“We’ve been putting geraniums in containers forever, but that’s because they work,” he said. Not ivy geraniums or Martha Washington geraniums, however.

“One of the plants we use a lot on the hillside design is vinca. It blooms all summer. Last season I used a dark basil and it got a disease in July. So this year, for the Olympic rings, I used a black-leafed pepper for the black ring. Peppers will tolerate a lot of heat,” he said.

Hoffman needs specific colors that match his design and growing conditions. Blue-flowered plants are less common in nature.

“We’ve had more trouble with ageratum over the years. We’ve used it for sky or water in the design, but it doesn’t perform well in heat,” he said.

“We used ‘Janie Primrose Yellow’ marigolds in the design this year,” he said. He finds that marigolds survive heat well. Display of color is another area in which small-flowered marigolds excel.

“From a distance, we see more color if the plant makes lots of smaller flowers that cover the green leaves instead of a few big flowers on a plant.” He gave the example of a pompom-shaped marigold showing more green and appearing less colorful than “Janie Primrose Yellow” marigolds.

Some plants survive the hot summer conditions but grow to unpredictable heights; a problem in a design garden.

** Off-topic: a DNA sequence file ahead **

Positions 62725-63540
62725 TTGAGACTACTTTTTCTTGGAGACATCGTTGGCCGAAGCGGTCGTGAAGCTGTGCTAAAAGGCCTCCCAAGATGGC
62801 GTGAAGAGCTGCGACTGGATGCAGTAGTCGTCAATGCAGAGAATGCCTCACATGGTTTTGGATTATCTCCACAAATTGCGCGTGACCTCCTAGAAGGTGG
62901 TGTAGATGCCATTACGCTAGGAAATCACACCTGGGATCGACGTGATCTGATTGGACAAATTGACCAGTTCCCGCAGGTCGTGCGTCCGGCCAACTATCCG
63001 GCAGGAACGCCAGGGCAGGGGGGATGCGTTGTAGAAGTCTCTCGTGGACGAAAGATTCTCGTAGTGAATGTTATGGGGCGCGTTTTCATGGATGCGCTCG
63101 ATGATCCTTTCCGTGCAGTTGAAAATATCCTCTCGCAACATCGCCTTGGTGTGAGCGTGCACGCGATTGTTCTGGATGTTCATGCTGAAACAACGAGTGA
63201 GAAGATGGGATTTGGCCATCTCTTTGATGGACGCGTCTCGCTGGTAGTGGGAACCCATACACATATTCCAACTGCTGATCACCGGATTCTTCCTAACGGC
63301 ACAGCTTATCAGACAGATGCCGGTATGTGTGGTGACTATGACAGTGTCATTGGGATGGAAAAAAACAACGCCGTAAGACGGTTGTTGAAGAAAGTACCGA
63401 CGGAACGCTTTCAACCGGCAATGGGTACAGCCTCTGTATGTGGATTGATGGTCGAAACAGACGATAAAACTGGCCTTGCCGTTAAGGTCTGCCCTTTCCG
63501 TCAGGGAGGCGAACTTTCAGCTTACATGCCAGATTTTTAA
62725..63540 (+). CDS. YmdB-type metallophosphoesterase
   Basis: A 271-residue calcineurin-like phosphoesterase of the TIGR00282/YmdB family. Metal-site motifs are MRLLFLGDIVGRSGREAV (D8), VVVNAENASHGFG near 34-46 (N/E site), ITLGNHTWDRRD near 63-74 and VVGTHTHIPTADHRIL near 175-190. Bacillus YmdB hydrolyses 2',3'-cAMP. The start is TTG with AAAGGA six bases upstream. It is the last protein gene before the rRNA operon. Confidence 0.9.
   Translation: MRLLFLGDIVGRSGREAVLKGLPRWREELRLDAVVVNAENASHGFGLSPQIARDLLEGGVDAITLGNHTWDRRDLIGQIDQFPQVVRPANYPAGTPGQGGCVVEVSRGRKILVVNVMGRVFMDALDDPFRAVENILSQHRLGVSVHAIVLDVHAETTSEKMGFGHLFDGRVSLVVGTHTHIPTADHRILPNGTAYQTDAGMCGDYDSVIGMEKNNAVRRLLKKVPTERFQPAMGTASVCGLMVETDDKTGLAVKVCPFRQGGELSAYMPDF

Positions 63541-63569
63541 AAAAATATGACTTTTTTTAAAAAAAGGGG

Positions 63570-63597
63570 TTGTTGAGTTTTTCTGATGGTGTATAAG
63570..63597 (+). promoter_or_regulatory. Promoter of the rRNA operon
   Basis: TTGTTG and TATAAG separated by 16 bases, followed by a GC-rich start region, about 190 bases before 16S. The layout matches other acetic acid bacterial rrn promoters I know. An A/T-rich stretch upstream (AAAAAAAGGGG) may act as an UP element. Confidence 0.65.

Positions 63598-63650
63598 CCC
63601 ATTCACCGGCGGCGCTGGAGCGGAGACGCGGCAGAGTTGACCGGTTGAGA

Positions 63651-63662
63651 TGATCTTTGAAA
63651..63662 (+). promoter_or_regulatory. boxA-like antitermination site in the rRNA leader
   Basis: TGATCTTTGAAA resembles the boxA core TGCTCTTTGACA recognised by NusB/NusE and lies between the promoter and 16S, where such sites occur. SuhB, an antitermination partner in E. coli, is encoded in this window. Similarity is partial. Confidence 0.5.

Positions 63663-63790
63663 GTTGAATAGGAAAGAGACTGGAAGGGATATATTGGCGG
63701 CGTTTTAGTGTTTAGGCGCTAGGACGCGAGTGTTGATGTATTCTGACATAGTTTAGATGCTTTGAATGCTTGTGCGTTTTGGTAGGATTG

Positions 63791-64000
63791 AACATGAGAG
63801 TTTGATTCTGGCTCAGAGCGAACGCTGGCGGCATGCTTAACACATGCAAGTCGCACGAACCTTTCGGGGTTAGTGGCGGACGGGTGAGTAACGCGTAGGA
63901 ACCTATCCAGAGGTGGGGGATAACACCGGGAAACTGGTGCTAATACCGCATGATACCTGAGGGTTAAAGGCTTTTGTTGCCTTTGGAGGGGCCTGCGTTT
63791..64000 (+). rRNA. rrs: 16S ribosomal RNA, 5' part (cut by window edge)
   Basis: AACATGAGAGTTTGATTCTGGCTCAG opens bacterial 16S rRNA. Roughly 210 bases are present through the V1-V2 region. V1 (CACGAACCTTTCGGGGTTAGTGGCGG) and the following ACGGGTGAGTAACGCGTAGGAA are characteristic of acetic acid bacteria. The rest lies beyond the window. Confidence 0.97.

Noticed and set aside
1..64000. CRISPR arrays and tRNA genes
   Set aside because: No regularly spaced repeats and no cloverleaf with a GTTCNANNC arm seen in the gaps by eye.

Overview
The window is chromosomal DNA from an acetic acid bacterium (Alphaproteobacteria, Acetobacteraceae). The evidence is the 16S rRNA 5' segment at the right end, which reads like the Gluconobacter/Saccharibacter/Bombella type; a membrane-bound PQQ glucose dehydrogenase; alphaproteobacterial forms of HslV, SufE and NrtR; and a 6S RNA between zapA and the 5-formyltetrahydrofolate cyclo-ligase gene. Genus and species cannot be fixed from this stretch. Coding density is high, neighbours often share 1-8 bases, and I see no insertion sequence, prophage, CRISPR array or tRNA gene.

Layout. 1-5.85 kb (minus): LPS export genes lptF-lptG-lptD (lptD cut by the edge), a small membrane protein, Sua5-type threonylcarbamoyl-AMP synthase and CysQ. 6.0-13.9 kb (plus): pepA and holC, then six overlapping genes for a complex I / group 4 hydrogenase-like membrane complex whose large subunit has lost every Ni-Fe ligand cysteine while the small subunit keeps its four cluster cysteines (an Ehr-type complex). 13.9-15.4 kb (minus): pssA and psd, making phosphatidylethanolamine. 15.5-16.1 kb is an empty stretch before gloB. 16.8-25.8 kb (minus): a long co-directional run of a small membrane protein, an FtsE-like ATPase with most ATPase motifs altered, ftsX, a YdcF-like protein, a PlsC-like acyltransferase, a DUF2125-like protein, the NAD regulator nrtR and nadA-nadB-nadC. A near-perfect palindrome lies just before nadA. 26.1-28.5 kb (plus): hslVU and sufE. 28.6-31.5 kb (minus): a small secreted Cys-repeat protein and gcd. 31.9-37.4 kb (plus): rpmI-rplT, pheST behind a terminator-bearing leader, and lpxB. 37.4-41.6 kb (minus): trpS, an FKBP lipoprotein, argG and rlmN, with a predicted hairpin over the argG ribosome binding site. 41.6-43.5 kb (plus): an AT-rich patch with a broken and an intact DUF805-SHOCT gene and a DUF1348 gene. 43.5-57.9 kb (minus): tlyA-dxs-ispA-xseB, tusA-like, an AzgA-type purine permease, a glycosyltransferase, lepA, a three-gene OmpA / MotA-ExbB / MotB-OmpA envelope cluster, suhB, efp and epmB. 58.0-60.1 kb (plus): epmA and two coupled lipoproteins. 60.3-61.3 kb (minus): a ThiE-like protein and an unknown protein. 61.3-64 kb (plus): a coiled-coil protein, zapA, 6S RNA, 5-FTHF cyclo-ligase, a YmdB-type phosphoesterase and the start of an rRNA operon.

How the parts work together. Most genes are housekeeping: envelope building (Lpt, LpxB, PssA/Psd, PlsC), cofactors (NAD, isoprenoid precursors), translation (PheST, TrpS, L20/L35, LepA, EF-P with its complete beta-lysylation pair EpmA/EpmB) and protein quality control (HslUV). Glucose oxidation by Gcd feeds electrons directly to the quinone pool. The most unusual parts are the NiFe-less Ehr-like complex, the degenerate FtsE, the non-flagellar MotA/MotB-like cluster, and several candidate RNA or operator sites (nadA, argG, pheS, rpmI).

“Salvia survives heat well but is not as good in containers. Salvia we planted in the design was supposed to be shorter,” he said. Weather issues impact even the most predictable plants.

“If we get a warm spring or cold snap, some plants stay smaller and some get taller than expected. Vinca for the red ring in the design was slow coming on with the cool spring. Snapdragons (planted in-ground) are shorter than expected, and are behind marigolds in the beds. Plants react so differently even when you’re very familiar with the plant,” he said.

Growth regulators are commonly applied by growers to their bedding plants that are shipped long distances. It makes it easier for transport and may contribute to attractive appearance on the shelf. There is no way to tell if this is done and delayed impact on the plants is not intended.

“I prefer to put seedlings out small,” Hoffman said. “If bedding plants are blooming, we pinch off the blooms (to encourage vegetative growth). When planting, we loosen the roots and pinch off the bottom of the root ball to encourage roots to spread out.” This approach is akin to perennial and tree planting methods.

Hoffman is a fan of the versatility and appearance of succulents in containers.

“They grow well indoors and can be brought outside. They perform well in heat. Succulents use form to grab attention rather than bloom color. They might have big rubbery leaves or tiny leaves but the contrast catches your attention.” Subtle colors of succulents defer to the plant’s shape and texture.

If you drive by Yankton Federal Prison Camp grounds to see Observatory Hill display garden or see other flowerbeds there, you will see the results of Hoffman’s high regard for maintenance of flowerbeds and containers.

“Ongoing maintenance is the key,” Hoffman said. Adequate water and mulching, dead-heading blooms, trimming spent stems, and monitoring for pests all contribute to appearance.